I dream of video games

I know this site is all about writing, and video games are these things where you run and jump and blow people up, so they have no business being here, right? Well, if you think that, you’d be wrong.

Video games can be hugely inspiring to writers. Sometimes it helps kill some time when you’re wrestling with that block that writers get sometimes, but more importantly, they can be a great source of inspiration. If you play the right games. Maybe you’ve never really played video games, and you think you’re not a gamer. You don’t like shooting, racing, action games… you’re a writer, you like to read! Literature, that’s where it’s at! Games would never be able to offer an experience like that… would they?

Actually, they’re more than capable of doing so. It’s just about finding the right games. And I’ve got two game recommendations for you here, both of them are about dreams (since the surreal world of dreams is a major source of inspiration for many writers). Also, because I believe indies should stick together, no matter what medium they create in, those two recommendations are for indie video games.

The first one is The Dream Machine, an adventure game by two very talented Swedish guys whom I had the great pleasure of interviewing two years ago. As you can see on the game’s site, it features beautiful stop-motion animation with lovingly hand-crafted sets. If you don’t get inspired by something like that, there must be something wrong with you. Sorry to put it so bluntly. If you’re not yet convinced though, you can play the first chapter for free by clicking the Play button on the aforementioned website.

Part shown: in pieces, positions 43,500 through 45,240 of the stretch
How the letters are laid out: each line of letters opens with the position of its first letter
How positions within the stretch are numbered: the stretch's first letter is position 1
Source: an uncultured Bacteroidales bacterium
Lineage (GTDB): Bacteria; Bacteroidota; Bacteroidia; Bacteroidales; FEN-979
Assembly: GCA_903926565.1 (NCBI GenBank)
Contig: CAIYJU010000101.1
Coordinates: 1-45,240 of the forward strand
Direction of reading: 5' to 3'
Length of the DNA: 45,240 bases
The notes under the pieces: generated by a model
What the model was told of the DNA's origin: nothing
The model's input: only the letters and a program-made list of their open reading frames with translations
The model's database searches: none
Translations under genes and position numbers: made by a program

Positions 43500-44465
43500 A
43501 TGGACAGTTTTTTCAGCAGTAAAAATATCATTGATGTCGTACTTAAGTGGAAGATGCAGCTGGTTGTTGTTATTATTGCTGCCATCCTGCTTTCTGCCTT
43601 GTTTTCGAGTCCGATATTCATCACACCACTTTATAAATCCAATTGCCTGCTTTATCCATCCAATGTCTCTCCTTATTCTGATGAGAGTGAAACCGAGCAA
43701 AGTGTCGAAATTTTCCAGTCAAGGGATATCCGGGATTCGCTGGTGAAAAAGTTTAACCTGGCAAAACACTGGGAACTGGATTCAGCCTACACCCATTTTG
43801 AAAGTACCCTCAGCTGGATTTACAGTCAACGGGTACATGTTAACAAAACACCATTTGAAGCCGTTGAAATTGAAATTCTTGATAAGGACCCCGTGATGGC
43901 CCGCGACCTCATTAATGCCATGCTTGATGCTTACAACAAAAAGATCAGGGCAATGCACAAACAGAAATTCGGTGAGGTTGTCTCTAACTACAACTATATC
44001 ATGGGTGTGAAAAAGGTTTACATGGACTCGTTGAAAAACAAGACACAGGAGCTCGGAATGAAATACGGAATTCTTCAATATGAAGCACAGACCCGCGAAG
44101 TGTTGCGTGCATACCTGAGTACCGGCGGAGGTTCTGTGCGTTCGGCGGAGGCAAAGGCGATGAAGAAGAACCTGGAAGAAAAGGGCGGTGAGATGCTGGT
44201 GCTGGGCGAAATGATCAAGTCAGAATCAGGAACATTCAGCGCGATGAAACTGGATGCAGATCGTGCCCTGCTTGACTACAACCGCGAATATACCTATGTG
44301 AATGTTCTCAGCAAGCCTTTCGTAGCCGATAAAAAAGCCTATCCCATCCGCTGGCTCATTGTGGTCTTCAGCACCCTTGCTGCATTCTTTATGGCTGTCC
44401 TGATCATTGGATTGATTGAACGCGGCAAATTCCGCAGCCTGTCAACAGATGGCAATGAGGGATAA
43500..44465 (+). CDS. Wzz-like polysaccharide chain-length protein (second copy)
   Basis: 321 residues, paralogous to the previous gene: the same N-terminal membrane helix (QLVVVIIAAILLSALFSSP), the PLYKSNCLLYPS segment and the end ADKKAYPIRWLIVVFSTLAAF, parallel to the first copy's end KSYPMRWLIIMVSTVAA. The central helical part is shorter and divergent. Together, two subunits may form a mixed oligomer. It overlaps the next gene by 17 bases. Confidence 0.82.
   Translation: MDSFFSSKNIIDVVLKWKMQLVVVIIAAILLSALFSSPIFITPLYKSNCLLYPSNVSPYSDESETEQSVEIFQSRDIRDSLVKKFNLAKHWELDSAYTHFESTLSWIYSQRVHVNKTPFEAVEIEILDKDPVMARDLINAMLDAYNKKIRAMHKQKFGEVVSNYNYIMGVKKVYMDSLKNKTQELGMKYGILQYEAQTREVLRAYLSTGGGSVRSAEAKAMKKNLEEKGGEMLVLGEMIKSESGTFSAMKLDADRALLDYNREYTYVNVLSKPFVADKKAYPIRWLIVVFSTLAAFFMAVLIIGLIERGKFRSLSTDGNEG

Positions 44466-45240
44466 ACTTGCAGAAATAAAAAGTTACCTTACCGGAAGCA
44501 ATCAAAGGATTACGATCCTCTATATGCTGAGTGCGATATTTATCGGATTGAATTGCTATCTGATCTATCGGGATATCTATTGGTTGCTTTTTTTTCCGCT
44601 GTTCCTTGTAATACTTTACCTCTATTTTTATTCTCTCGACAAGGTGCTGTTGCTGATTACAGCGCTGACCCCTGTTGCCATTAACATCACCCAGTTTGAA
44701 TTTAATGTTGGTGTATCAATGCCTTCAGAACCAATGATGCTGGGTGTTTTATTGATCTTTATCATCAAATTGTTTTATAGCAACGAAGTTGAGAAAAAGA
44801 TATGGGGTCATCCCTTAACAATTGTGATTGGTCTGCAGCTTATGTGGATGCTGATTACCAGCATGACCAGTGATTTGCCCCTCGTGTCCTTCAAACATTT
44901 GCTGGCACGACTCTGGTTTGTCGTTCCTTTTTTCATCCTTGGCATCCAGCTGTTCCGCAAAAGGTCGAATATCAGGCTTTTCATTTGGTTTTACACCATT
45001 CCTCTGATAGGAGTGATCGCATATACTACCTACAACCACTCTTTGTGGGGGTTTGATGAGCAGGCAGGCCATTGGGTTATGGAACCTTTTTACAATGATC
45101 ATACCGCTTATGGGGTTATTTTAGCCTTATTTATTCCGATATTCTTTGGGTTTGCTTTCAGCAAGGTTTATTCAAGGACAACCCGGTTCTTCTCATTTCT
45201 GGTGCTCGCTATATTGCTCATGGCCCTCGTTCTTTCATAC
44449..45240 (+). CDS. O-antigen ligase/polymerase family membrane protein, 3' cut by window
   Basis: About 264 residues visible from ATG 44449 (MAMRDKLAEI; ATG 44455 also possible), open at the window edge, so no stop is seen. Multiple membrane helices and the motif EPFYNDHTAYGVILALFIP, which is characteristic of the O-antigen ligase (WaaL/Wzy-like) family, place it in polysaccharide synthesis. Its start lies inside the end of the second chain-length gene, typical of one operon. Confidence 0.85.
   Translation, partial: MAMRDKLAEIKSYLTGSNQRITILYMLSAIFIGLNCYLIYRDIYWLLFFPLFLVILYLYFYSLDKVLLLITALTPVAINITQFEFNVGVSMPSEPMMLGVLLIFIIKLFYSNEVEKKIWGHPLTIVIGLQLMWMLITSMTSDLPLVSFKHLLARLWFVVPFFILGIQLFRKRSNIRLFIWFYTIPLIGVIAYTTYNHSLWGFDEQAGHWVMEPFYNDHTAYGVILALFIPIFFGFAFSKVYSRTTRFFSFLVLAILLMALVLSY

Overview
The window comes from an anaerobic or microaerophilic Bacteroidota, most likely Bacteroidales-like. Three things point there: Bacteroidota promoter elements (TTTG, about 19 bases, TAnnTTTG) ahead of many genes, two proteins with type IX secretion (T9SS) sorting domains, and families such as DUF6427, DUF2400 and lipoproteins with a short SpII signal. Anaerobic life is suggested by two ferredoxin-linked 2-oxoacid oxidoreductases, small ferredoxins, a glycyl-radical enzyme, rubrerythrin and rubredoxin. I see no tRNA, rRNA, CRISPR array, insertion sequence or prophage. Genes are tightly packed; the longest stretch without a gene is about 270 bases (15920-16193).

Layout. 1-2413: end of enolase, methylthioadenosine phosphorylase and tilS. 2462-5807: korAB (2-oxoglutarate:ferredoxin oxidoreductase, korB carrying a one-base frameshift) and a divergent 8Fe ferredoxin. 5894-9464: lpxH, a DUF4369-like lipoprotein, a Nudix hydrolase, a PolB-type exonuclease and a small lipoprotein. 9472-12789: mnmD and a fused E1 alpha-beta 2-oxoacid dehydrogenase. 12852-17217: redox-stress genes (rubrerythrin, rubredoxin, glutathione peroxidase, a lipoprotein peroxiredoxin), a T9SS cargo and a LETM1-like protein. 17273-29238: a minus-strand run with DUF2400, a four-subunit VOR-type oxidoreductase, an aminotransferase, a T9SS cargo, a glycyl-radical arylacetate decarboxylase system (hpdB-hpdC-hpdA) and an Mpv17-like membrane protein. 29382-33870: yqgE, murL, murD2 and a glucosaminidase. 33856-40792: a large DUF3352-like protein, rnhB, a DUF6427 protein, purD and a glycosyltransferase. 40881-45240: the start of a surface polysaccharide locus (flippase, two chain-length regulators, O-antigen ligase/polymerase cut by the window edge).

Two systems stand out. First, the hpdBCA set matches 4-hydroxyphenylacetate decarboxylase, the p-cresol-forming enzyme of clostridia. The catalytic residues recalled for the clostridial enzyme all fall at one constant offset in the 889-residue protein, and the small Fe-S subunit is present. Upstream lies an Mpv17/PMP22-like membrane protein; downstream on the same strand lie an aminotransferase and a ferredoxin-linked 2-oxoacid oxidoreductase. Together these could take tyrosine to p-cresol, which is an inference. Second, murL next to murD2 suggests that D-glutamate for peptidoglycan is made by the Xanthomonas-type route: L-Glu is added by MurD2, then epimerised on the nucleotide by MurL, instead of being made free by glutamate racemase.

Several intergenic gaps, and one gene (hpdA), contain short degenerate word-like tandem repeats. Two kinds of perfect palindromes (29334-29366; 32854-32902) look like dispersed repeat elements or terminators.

The second game had been sitting on my hard drive for a while now, pretty much unplayed, until I finally got into the right mood for it. And once you do, the experience is very rewarding. I’m talking about The Sea Will Claim Everything, a game that takes place in the Lands of Dream, a very extensive fictional universe created by husband/wife team Jonas and Verena Kyratzes. It’s world building done right (the Tolkien way), and writers can learn a lot just from that. But the game itself is also great for writers and readers alike, since it features a lot of text that you can read at your own pace, as well as an abundance of literary references and influences. It’s really just like playing a book. And the good news is they’re making another game just like it, calledIthaka of the Clouds. They just need a bit more money to reach their goal, sohelp out if you can, and play one or more of the other Lands of Dream gamesas well.

So there, dear writers and readers, hopefully now you see that video games really aren’t scary. They can actually become your friends once you get to know them, and help you think outside the box. (I myself have been toying with the idea of one day making a piece of interactive fiction.) Have fun playing, and if you want to know more about gaming for writers, or you just love inspiration articles such as this one and want me to write more, do let me know, please!

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